Show simple item record  

dc.contributor.authorDaniel, Roy M.
dc.contributor.authorPeterson, Michelle E.
dc.contributor.authorDanson, Michael J.
dc.contributor.authorPrice, Nicholas C.
dc.contributor.authorKelly, Sharon M.
dc.contributor.authorMonk, Colin R.
dc.contributor.authorWeinberg, Cristina S.
dc.contributor.authorOudshoorn, Matthew Leslie
dc.contributor.authorLee, Charles Kai-Wu
dc.date.accessioned2010-02-08T20:00:44Z
dc.date.available2010-02-08T20:00:44Z
dc.date.issued2010
dc.identifier.citationDaniel, Roy M., Peterson, M. E., Danson, M. J., Price, N. C., Kelly, S. M., Monk, C. R., Weinberg, C. S., Oudshoorn, M., Lee, C. K. (2010). The molecular basis of the effect of temperature on enzyme activity. Biochemical Journal, 425(2), 353-360.en
dc.identifier.urihttps://hdl.handle.net/10289/3552
dc.description.abstractExperimental data show that the effect of temperature on enzymes cannot be adequately explained in terms of a two-state model based on increases in activity and denaturation. The Equilibrium Model provides a quantitative explanation of enzyme thermal behaviour under reaction conditions by introducing an inactive (but not denatured) intermediate in rapid equilibrium with the active form. The temperature midpoint (Teq) of the rapid equilibration between the two forms is related to the growth temperature of the organism, and the enthalpy of the equilibrium (ΔHeq) to its ability to function over various temperature ranges. In the present study, we show that the difference between the active and inactive forms is at the enzyme active site. The results reveal an apparently universal mechanism, independent of enzyme reaction or structure, based at or near the active site, by which enzymes lose activity as temperature rises, as opposed to denaturation which is global. Results show that activity losses below Teq may lead to significant errors in the determination of ΔG*cat made on the basis of the twostate (‘Classical’) model, and the measured kcat will then not be a true indication of an enzyme’s catalytic power. Overall, the results provide a molecular rationale for observations that the active site tends to be more flexible than the enzyme as a whole, and that activity losses precede denaturation, and provide a general explanation in molecular terms for the effect of temperature on enzyme activity.en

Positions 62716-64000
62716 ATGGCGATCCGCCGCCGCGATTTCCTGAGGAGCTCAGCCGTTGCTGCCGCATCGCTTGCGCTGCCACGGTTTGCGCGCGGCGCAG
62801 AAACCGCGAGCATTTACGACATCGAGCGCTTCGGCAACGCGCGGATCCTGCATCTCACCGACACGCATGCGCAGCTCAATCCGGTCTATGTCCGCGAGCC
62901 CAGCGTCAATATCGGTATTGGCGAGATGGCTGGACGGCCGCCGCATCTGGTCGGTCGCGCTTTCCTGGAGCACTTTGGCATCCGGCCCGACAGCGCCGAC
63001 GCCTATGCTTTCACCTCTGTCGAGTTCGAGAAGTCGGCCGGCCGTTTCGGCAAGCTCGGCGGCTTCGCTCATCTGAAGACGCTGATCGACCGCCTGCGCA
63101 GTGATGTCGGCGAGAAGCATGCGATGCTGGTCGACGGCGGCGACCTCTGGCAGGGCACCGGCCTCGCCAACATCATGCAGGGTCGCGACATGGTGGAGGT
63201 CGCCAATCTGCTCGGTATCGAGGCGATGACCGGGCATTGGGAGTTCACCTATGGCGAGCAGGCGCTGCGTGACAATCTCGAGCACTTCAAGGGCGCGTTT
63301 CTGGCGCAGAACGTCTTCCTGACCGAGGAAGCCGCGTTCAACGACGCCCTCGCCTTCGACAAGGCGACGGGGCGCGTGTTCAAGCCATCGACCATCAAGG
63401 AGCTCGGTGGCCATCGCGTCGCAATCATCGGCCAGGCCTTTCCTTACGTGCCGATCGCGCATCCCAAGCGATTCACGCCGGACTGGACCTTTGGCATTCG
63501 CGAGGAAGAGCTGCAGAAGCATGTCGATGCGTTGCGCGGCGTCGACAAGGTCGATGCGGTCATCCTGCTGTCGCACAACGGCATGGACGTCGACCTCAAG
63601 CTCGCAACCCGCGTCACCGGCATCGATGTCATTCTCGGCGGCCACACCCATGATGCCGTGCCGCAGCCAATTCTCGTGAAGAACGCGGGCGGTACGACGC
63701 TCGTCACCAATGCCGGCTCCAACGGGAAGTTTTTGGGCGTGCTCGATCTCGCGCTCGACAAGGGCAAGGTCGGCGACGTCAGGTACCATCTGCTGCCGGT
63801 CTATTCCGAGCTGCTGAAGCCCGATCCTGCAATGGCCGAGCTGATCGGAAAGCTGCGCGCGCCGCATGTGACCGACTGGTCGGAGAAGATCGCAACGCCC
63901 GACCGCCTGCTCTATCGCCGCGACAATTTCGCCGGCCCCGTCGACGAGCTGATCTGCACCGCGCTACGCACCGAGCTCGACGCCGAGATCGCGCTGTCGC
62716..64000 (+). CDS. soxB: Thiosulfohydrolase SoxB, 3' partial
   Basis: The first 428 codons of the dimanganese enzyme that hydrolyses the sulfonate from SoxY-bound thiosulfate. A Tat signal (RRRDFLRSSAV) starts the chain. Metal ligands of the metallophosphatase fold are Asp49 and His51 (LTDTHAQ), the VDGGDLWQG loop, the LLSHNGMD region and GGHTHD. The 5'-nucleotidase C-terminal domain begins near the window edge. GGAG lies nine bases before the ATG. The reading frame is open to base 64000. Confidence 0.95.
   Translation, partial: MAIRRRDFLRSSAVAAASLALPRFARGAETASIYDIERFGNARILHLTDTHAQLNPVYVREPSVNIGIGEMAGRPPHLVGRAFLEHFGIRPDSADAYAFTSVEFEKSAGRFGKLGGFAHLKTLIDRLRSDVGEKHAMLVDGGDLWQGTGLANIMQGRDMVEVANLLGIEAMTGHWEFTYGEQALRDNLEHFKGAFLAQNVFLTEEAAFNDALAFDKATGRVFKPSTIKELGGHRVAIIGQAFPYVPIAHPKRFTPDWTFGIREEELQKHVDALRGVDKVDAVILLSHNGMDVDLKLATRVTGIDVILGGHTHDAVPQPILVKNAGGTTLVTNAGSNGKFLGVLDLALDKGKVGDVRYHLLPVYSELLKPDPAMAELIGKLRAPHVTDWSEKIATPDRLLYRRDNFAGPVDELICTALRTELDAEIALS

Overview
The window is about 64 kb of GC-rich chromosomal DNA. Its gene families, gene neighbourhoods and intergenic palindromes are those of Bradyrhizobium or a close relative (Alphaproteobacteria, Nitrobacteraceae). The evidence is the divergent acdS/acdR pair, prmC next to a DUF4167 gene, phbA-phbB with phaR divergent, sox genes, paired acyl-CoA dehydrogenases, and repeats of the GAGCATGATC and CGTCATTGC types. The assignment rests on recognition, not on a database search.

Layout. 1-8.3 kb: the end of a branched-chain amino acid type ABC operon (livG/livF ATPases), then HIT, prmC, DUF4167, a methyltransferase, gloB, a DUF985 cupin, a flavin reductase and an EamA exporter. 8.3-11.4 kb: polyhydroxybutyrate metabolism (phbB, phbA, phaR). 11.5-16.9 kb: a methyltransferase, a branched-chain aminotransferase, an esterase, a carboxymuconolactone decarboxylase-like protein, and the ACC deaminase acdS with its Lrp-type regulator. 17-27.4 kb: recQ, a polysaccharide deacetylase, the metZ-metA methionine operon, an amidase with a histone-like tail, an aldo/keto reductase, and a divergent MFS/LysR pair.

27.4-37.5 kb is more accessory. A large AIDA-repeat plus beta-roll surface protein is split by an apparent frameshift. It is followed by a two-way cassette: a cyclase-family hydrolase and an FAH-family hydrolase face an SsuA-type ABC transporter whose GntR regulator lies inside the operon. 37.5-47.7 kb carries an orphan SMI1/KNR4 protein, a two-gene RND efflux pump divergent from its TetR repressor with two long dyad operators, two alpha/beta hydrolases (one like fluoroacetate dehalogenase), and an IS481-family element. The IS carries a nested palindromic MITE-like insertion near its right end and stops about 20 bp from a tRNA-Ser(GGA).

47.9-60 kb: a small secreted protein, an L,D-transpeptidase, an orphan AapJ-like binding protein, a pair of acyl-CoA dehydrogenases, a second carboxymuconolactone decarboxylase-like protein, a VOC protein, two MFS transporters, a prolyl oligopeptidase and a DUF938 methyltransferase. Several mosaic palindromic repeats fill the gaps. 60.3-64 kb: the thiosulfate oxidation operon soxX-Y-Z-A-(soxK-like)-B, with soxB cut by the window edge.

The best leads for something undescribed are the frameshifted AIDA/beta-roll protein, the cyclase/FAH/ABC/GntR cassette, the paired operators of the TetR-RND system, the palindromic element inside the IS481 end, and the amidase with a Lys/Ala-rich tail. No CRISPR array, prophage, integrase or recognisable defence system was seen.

dc.format.mimetypeapplication/pdf
dc.language.isoen
dc.publisherPortland Press Ltden_NZ
dc.relation.urihttp://www.biochemj.org/bj/default.htm
dc.rightsThis is an author's accepted version of an article published in Biochemical Journal. The final version of record is available at http://www.biochemj.org/bj/default.htm.
dc.subjectadaptationen
dc.subjectenzymeen
dc.subjectEquilibrium Modelen
dc.subjectevolutionen
dc.subjectkineticsen
dc.subjecttemperatureen
dc.titleThe molecular basis of the effect of temperature on enzyme activityen
dc.typeJournal Articleen
dc.identifier.doi10.1042/BJ20091254en
dc.relation.isPartOfBiochemical Journalen_NZ
pubs.begin-page353en_NZ
pubs.elements-id34691
pubs.end-page360en_NZ
pubs.issue2en_NZ
pubs.volume425en_NZ


Files in this item

This item appears in the following Collection(s)

Show simple item record